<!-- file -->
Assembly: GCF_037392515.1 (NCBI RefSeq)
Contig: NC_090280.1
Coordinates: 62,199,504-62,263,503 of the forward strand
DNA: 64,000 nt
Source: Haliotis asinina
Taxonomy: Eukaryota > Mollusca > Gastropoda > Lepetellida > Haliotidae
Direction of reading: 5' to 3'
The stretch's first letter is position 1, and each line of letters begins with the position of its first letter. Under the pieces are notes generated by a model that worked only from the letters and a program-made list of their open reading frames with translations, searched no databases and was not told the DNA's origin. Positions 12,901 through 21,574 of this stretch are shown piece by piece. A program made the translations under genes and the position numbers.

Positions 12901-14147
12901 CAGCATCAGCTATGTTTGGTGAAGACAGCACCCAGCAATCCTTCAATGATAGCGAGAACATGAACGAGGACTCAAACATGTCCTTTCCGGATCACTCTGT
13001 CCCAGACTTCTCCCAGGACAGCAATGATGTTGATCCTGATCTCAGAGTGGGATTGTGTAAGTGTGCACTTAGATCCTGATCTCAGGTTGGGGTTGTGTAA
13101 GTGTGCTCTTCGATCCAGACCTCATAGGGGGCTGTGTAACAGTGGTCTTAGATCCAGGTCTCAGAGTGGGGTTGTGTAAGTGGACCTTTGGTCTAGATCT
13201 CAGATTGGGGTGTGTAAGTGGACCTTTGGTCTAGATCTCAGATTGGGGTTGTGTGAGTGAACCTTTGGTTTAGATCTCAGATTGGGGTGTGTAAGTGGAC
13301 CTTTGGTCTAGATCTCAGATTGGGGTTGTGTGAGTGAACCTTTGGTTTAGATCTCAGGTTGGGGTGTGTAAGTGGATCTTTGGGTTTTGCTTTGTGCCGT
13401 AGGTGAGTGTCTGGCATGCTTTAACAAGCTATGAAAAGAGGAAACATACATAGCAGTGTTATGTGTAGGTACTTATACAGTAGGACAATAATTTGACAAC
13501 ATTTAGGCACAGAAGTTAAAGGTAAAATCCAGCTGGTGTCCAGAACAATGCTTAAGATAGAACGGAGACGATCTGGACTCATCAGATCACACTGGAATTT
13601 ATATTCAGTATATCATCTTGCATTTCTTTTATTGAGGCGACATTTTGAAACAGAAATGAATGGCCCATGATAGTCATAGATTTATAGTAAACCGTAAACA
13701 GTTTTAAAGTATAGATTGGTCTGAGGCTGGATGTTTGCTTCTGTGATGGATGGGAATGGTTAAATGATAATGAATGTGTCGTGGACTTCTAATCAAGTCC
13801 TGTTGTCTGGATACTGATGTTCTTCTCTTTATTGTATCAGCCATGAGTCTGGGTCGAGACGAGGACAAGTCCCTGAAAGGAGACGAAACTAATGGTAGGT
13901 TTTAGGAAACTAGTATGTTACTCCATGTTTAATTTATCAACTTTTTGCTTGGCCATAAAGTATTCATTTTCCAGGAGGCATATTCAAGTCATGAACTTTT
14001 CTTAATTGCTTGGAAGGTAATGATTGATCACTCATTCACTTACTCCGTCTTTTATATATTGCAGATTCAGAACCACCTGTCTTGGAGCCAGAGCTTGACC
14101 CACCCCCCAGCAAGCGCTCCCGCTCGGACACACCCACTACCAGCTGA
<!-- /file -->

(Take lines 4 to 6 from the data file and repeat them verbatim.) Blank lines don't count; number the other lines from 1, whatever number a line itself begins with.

DNA: 64,000 nt
Source: Haliotis asinina
Taxonomy: Eukaryota > Mollusca > Gastropoda > Lepetellida > Haliotidae